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Theodore Roosevelt And The Portsmouth Peace Conference: The Riddle And Ripple Of His Forbearance

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Chapter Summary

On 19 August, Theodore Roosevelt, invited the Russian plenipotentiary, Roman Rosen, to his house at Sagamore Hill in Oyster Bay on the outskirts of New York and set about directly brokering a peace agreement by calling on the Russians to make concessions to Japan. Roosevelt sent a telegram to George von Lengerke Meyer, the US ambassador in St Petersburg, instructing him to present a personal message on his behalf to the tsar and persuade him to achieve a peace settlement by making concessions to Japan. That same night Roosevelt also sent letters to the French and German ambassadors enclosing copies of this message. The chapter mentions how relations between Komura and Ishii shifted during the course of the Portsmouth Peace Conference. In 1906, Roosevelt received the Nobel Peace Prize for his contribution to ending the Russo-Japanese War due to the active arrangements he had made for the Portsmouth Peace Conference.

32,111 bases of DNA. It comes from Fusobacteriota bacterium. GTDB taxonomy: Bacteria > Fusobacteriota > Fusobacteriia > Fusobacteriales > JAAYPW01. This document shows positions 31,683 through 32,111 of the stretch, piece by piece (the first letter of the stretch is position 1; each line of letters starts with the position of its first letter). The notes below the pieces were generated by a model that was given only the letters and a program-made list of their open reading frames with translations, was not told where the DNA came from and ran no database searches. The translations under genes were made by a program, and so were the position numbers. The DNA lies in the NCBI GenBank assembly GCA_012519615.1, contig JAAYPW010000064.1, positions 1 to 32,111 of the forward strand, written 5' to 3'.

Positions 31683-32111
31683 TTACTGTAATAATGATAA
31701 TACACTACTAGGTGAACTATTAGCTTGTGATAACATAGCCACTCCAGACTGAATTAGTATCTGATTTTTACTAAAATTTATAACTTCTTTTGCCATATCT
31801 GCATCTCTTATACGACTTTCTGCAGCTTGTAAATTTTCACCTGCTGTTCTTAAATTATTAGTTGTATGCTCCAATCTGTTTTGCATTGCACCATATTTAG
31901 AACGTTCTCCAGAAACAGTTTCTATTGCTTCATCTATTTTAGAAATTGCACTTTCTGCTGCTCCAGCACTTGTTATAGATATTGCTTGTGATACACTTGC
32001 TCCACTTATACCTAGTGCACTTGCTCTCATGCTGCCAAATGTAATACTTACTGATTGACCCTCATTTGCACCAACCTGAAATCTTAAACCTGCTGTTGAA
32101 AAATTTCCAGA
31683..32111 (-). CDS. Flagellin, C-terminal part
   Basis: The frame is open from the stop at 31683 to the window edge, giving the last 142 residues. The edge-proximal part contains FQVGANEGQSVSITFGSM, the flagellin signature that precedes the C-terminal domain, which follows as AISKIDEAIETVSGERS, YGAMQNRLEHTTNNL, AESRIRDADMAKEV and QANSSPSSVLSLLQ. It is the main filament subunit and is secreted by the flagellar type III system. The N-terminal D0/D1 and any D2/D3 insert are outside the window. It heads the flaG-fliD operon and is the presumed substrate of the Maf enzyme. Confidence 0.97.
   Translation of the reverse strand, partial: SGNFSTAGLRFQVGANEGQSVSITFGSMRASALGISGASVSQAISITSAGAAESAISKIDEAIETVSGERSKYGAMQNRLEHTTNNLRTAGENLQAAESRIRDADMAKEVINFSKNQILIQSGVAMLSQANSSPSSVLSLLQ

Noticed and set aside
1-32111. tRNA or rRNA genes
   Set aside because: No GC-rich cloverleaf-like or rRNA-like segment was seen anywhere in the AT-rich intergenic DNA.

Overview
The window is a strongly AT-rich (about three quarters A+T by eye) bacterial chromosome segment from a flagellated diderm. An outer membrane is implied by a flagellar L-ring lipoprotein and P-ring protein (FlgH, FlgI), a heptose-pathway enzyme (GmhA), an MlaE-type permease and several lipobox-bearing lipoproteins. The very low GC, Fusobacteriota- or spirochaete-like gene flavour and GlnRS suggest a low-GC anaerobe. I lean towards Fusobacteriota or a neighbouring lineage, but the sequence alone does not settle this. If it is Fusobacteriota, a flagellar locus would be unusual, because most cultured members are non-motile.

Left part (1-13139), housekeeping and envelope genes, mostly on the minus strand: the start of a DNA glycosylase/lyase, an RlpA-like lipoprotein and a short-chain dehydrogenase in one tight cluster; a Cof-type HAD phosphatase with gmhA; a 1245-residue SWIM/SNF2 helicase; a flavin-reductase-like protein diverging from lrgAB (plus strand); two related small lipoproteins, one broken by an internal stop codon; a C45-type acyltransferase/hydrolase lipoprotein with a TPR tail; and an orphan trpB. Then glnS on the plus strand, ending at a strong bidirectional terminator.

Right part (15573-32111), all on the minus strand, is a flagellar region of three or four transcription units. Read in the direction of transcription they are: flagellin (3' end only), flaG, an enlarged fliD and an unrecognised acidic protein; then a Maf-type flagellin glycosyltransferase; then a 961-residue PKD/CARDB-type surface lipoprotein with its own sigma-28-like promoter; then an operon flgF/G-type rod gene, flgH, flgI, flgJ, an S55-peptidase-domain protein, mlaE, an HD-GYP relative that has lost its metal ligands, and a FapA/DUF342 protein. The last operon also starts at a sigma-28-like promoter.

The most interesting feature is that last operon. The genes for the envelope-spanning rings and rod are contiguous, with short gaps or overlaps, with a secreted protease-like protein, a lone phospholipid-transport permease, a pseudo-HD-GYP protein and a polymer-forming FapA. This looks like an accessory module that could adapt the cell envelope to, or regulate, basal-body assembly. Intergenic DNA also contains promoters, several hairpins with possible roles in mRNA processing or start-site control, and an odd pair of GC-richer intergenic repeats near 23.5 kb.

Keywords: Portsmouth peace conference; Roman Rosen; Russo-Japanese War; Theodore Roosevelt



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